IU’s Observatory on Social Media released a new dashboard on Feb. 23. that publishes data regarding how misinformation on social media influences attitudes toward the COVID-19 vaccine. The dashboard, called CoVaxxy, found a link between misinformation and vaccinations by comparing the percentage of people in each state unwilling to get vaccinated to the percentages of misinformed tweets in each state.
The dashboard is supplemented with data from the Centers for Disease Control and Prevention and Carnegie Mellon University and was published on OSoMe’s website Feb. 23. It was created by OSoMe researchers in partnership with colleagues from the Polytechnic University of Milan.
OSoMe Executive Director John Bryden said the tool was created in an effort to understand why levels of vaccine hesitancy have been so high among Americans and to identify if there is a correlation between false news and vaccine reluctance.
“It’s a question of, ‘Which states are getting more misinformation?’” Bryden said. “If we see more misinformation in a state, is that state more likely to be reluctant to take a vaccine?”
Bryden estimated the project has about 30 million tweets in its system.
To investigate if online information influences vaccine uptake, the team set up a data system where tweets with keywords relating to the vaccine — such as vaccine or COVID-19 — are collected from each state. Popular hashtags such as #covidiots, #pfizer and #moderna are also tracked.
Tweets including these words are pulled into the system, analyzed and compared with rates of vaccine hesitancy in the states the tweets came from.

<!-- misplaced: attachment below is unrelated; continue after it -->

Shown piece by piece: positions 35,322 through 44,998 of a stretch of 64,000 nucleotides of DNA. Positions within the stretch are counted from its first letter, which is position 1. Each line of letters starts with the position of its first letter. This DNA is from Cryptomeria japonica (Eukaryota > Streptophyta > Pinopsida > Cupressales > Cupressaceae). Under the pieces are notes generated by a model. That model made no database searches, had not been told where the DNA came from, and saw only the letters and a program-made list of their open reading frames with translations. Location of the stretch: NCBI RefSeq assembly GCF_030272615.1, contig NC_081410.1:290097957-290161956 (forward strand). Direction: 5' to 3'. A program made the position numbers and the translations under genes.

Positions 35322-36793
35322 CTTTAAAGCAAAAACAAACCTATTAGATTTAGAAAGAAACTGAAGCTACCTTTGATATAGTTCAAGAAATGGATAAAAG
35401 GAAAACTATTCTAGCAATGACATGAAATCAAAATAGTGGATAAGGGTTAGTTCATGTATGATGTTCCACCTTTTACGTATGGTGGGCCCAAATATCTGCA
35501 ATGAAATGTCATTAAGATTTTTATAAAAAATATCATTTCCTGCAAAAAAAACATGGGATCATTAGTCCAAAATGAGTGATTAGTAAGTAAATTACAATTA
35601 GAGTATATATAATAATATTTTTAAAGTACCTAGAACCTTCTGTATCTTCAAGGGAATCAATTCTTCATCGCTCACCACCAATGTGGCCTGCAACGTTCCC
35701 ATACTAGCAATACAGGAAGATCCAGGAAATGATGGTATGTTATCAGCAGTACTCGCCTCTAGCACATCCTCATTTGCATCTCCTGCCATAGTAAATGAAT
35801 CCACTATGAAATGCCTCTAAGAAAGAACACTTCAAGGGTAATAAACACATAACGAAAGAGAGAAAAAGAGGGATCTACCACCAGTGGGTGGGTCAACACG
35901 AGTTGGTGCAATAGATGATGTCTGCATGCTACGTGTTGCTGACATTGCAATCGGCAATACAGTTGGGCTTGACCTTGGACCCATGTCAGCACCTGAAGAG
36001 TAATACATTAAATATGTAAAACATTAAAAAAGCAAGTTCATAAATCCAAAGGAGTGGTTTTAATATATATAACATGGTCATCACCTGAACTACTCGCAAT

The dashboard is interactive, allowing users to visualize different kinds of information using dropdown lists, maps and graphs. Information provided includes the percentage of people who have received the vaccine, the total number of vaccines distributed, and the correlation between online discussion and vaccine adoption.
Bryden said a common conspiracy theory is that Microsoft co-founder Bill Gates uses the vaccine to implant microchips in the body. He also said Republican states and people have shown higher levels of vaccine hesitancy and have spread more misinformation compared to Democratic states and people.
Matt DeVerna, a Knight Fellow at OSoMe, said solely getting news from social media alone can sometimes bias peoples’ perceptions of issues by making them more inclined to believe one side or another.
DeVerna said the goal of the dashboard is to give accurate statistics and to help people visualize how conversations surrounding the vaccine play into how likely people are to get the vaccine.
Mike Gruszczynski, an assistant professor in the Media School, said what people share on social media is often based on preexisting beliefs, but people also change their minds according to what others say and do on social media.
He said he’s seen people posting excitedly about getting the COVID-19 vaccine, which he said can make it more socially acceptable and encourage more people to get it.
To stop the spread of misinformation, he said, it’s important to slow down and read sources thoroughly before sharing any information.
“It's so easy to click the retweet or share button,” Gruszczynski said. “A common person on the internet can’t really stop a bot account from spreading disinformation, but they can do their part in not becoming a mechanism within that machine.”